I tried mixing, the coconut jam andthe glutinous rice and my arms and hands trembled after two hours of off and onmixing.
The kawa (cast iron pan big enough to be a bath tub) was heated. ManongBert and his crew gathered buntalleaves and stalks. Out of the buntal leafstalks, they made long mixing sticks for the kalamay.
“Pagmalapot na ang jam, ilalagay nap o natinyung binilog na malagkit at hahaluin para di sila magdidikit-dikit.” (Oncethe coconut jam thickens, we will add the glutinous rice balls and continuemixing so they won’t stick together).
“Pagnaluto na ang malagkit, tatanggalin natin sa kawa tapos paghahalu-haluin. Pag nahalona ang malagkit at jam, ibabalik sakawa lahat hanggang maghalo na yung coco jam at malagkit. Yung paghahalo, tawag dun yapusan.” (Once theglutinous balls are cooked, we remove them from the wok and blend themtogether. Then we put it back to the wok until the jam and rice mix becomesthick. The mixing is called yapusan.)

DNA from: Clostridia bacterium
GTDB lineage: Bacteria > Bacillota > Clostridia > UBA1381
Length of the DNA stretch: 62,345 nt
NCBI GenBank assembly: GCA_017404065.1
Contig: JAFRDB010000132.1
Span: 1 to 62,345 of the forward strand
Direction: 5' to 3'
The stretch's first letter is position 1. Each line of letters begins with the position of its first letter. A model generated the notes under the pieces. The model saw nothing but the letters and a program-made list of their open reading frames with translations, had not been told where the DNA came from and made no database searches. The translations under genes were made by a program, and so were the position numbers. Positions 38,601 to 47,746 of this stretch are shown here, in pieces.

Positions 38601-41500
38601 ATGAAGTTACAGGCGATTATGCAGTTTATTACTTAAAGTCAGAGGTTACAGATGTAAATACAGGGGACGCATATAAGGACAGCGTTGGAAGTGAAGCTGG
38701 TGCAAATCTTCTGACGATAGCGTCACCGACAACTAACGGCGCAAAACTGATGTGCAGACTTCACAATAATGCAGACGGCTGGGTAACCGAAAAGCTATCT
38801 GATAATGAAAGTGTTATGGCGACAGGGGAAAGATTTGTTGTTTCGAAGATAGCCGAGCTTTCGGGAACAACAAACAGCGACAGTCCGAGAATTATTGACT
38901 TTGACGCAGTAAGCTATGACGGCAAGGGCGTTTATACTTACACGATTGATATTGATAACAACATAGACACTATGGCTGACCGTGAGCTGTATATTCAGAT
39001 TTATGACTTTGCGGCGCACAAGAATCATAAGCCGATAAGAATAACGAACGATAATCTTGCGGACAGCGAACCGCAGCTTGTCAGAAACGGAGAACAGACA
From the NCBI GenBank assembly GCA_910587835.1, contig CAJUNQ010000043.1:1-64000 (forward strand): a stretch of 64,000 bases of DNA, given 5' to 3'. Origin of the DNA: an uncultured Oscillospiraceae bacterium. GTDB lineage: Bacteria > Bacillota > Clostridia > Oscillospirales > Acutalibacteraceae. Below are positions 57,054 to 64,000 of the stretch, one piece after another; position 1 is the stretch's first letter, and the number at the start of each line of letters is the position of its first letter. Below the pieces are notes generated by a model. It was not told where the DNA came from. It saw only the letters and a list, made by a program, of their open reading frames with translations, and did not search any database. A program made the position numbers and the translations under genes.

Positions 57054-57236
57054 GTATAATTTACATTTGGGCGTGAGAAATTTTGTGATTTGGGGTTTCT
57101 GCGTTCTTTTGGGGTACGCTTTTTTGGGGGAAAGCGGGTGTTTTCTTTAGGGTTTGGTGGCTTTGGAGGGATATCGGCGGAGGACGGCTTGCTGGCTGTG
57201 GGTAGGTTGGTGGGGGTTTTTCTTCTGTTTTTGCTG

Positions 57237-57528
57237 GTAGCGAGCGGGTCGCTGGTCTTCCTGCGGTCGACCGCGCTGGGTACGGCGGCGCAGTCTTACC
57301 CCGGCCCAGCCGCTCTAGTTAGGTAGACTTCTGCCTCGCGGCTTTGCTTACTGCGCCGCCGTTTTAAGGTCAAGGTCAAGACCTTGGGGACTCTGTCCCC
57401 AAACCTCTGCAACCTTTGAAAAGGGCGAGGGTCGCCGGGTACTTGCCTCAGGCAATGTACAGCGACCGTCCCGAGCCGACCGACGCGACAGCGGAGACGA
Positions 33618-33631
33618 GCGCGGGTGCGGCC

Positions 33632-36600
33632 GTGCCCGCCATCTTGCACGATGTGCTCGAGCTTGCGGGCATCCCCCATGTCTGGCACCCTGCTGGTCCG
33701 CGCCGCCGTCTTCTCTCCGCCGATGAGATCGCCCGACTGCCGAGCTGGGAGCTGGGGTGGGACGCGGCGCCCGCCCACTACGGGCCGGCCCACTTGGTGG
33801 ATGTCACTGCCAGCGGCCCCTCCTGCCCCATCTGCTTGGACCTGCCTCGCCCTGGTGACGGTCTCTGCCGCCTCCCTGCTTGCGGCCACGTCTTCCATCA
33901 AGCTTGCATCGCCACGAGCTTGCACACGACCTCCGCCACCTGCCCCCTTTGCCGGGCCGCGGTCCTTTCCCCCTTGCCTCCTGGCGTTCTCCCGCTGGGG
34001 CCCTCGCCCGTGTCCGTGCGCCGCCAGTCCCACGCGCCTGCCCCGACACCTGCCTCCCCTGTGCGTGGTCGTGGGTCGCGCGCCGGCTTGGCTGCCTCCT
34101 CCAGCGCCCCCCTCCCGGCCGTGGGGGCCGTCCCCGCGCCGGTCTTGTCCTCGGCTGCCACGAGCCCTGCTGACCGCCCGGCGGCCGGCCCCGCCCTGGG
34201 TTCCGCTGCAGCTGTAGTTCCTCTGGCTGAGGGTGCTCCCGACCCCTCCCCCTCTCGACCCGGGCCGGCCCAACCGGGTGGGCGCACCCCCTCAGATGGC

Yapusanis a method of mixing where both the persons mix in opposing directions as ifdrawing a semi-circle in clockwise and counter clockwise. It takes an hour ormore and should be done in this manner for the kalamay to blend well.
It takes real arm work during the yapusan process that’s why it was the manongs who basically mix the kalamay. I was only able to do tensemi-rotation. Yes, it’s a guy’s work. Not for the fragile woman.
It’s always about the distinct flavourof coconuts mixed with freshly butchered livestock or sea food. If not, root cropsand rice. It’s about what is readily available and the work from scratch is askill one has to master.
The old cooks were creative to putdistinction between the flavors despite using the same ingredient in such atime when all yards has the same produce. Calabarzon has the same agriculturalyield and yet Quezon was able to stand out from its neighboring provinces.Using buco (young coconut) strands asan alternative in the time of egg noodle crisis, the war made the peopleinnovate and develop their own cuisine. Some dishes are trying to break-awayfrom Spanish influence as they explored possibilities in scarcity that resultedto a well done dish that has a rich history of overcoming traumas. With asimple ingredients yielded a complex flavor.
It takes a village to produce the native dishes andin every bite, one can feel the loving hands of those who made them. And thememories of well-thought delicacies linger.